“Unstructured data is especially difficult for humans to quantify, but our AI has the ability to break this information down, thereby effectively analyzing every aspect of the content. Using this data, we create customized algorithms for each client that are guaranteed to predict the best content opportunities for generating results.”
In practice, this means that the AI can surface shows, films, influencers, streams and social media platforms—perhaps even audiences—that a brand might not have previously considered otherwise.
After each campaign, BEN’s deep learning neural networks allow its technology to process the data from the results to learn, grow, and adapt.
“Ultimately, this means that the AI will make stronger recommendations with each use, which elevates our capabilities and allows us to truly target the best channels for every individual brand and campaign.”
To date, the company has worked with fashion and beauty brands across the board, including L’Oreal, Luxottica, Chanel, Dyson Supersonic, No. 7, Old Navy, Gap GPS, and Levi’s.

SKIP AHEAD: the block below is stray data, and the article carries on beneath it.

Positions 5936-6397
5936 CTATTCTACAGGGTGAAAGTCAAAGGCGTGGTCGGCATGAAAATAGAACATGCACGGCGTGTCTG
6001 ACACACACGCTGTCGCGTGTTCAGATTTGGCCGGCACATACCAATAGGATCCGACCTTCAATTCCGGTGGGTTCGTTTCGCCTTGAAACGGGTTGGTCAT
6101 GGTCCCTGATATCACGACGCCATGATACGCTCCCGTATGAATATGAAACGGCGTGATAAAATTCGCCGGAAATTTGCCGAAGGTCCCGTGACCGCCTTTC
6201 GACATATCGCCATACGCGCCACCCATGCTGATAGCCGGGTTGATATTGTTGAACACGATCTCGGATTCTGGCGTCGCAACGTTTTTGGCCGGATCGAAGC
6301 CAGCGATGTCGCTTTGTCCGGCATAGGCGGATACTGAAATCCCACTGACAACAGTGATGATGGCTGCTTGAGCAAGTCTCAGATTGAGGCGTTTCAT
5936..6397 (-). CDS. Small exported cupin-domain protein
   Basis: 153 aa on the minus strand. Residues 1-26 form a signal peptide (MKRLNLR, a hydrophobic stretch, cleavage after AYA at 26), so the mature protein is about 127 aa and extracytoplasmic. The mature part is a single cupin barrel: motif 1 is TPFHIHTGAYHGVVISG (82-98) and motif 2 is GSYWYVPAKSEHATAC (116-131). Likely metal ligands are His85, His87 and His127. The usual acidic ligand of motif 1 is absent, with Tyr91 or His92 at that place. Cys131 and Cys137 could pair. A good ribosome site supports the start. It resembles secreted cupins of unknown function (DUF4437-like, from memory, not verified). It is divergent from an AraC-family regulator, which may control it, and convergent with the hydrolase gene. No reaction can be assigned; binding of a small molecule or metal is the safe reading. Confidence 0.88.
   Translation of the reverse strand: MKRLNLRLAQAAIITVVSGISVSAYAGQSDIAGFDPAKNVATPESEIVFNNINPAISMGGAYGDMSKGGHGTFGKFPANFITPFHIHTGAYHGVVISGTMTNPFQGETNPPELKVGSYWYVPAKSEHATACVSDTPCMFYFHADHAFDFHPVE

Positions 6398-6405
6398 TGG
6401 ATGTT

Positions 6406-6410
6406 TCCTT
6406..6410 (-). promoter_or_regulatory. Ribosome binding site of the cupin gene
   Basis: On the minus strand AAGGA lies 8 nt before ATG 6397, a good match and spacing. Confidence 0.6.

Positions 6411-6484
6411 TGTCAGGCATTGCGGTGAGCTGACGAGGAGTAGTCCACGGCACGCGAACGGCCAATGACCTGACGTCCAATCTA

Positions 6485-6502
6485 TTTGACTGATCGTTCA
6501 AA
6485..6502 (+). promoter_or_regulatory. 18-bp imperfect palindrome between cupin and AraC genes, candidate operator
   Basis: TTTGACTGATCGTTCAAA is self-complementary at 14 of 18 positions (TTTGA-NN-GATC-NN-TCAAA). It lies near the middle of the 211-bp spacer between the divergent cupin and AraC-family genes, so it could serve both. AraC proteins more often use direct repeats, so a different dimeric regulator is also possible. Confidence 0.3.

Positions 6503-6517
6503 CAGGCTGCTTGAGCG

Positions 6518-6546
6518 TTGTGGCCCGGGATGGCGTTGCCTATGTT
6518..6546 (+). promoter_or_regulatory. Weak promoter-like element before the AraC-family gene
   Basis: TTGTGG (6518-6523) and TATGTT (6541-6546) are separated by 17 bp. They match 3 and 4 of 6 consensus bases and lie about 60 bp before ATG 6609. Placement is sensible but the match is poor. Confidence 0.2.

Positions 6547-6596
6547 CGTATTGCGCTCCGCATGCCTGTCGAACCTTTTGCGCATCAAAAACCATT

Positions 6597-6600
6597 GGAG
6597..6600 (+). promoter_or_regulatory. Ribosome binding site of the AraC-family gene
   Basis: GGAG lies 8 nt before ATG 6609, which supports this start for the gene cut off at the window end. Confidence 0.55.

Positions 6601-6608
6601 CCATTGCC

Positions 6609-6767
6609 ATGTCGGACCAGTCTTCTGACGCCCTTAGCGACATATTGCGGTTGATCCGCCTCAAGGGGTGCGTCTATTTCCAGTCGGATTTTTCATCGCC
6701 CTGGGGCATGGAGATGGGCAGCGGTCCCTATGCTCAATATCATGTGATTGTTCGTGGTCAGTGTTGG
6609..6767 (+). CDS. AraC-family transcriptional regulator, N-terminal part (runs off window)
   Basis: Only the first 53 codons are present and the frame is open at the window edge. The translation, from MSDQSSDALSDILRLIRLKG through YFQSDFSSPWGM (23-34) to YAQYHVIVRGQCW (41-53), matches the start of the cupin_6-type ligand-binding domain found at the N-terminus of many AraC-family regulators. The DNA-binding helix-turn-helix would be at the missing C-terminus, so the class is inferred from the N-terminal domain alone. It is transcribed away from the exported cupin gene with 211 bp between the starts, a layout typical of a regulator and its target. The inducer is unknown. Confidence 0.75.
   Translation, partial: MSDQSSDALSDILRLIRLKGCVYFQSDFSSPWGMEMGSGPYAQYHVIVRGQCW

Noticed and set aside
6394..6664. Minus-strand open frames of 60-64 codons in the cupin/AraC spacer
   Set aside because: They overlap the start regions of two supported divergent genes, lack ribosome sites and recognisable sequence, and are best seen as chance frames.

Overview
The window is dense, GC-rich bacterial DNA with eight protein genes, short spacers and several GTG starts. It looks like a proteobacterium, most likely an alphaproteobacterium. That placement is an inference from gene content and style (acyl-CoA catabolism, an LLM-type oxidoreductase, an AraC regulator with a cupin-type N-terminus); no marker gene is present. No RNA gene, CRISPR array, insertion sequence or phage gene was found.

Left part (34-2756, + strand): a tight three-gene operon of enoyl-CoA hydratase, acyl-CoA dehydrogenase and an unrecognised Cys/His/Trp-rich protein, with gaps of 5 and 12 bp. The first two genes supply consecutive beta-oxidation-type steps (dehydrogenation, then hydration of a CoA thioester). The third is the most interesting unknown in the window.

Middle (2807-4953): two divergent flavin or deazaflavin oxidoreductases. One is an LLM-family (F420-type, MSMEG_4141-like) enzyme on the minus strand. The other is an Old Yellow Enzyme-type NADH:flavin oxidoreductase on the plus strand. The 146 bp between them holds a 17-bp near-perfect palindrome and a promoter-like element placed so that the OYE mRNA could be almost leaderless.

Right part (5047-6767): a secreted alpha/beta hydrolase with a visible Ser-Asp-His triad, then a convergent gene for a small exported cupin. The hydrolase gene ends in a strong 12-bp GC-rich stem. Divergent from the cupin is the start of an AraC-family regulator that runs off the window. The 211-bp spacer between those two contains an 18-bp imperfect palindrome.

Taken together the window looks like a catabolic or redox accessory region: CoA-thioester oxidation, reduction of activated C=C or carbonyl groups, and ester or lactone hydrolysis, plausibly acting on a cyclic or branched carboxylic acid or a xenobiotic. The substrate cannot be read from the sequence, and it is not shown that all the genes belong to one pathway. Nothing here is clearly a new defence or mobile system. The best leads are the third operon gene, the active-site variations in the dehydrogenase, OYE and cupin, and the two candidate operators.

“A high point for us was in the early 2000s, when there was a boom of shows that highlighted fashion all over TV, from Sex and the City to Gossip Girl to Entourage.
“We were challenged to find the best fit for each product at a time when there were so many options.”
When the 2008 recession hit, however, BEN saw a fast decline in such programming, with bright, flashy entertainment giving way to more somber dramas.
“We had to adjust our strategies to ensure our beauty and fashion brands could still make an appearance while respecting the tone of the era.”
When it comes to product placement, fashion and beauty aren’t as straightforward as other verticals, like snack food and cars.
“Every placement we execute is story-centric, and with fashion brands it’s more difficult to find the right balance of character and brand voice. Wardrobe can define a character, so we have to be careful about what brands and specific pieces a character wears on screen.”
As such, BEN has to approach these kind of placements in a manner that’s respectful of both the costume designer’s vision and the brand’s image. “Without mutual agreement, one or the other is compromised, which is why many fashion brands are very discerning when planning any product placements.”